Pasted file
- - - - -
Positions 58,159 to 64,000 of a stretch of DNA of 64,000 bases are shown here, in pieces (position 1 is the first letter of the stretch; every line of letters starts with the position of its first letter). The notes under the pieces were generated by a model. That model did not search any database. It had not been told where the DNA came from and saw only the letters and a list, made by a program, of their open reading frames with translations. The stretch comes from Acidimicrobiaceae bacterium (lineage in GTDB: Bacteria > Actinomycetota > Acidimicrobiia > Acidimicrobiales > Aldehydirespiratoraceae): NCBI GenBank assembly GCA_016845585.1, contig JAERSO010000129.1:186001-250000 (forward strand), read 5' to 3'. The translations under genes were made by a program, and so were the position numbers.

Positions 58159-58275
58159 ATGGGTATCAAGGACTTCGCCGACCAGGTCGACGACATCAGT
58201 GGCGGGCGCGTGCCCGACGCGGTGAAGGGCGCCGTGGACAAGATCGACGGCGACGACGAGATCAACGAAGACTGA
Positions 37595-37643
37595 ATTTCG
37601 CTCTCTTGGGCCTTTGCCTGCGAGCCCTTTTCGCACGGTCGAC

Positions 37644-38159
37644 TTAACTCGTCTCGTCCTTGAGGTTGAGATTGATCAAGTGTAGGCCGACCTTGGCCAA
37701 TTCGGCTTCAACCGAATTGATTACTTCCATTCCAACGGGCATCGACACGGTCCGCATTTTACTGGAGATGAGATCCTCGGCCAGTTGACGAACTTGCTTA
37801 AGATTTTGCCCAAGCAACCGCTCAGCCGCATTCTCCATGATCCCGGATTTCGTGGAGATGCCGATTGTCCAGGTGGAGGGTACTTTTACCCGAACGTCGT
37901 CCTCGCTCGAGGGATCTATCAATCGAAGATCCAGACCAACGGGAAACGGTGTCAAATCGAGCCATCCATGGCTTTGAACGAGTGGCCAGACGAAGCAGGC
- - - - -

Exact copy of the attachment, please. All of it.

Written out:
Positions 58,159 to 64,000 of a stretch of DNA of 64,000 bases are shown here, in pieces (position 1 is the first letter of the stretch; every line of letters starts with the position of its first letter). The notes under the pieces were generated by a model. That model did not search any database. It had not been told where the DNA came from and saw only the letters and a list, made by a program, of their open reading frames with translations. The stretch comes from Acidimicrobiaceae bacterium (lineage in GTDB: Bacteria > Actinomycetota > Acidimicrobiia > Acidimicrobiales > Aldehydirespiratoraceae): NCBI GenBank assembly GCA_016845585.1, contig JAERSO010000129.1:186001-250000 (forward strand), read 5' to 3'. The translations under genes were made by a program, and so were the position numbers.

Positions 58159-58275
58159 ATGGGTATCAAGGACTTCGCCGACCAGGTCGACGACATCAGT
58201 GGCGGGCGCGTGCCCGACGCGGTGAAGGGCGCCGTGGACAAGATCGACGGCGACGACGAGATCAACGAAGACTGA
Positions 37595-37643
37595 ATTTCG
37601 CTCTCTTGGGCCTTTGCCTGCGAGCCCTTTTCGCACGGTCGAC

Positions 37644-38159
37644 TTAACTCGTCTCGTCCTTGAGGTTGAGATTGATCAAGTGTAGGCCGACCTTGGCCAA
37701 TTCGGCTTCAACCGAATTGATTACTTCCATTCCAACGGGCATCGACACGGTCCGCATTTTACTGGAGATGAGATCCTCGGCCAGTTGACGAACTTGCTTA
37801 AGATTTTGCCCAAGCAACCGCTCAGCCGCATTCTCCATGATCCCGGATTTCGTGGAGATGCCGATTGTCCAGGTGGAGGGTACTTTTACCCGAACGTCGT
37901 CCTCGCTCGAGGGATCTATCAATCGAAGATCCAGACCAACGGGAAACGGTGTCAAATCGAGCCATCCATGGCTTTGAACGAGTGGCCAGACGAAGCAGGC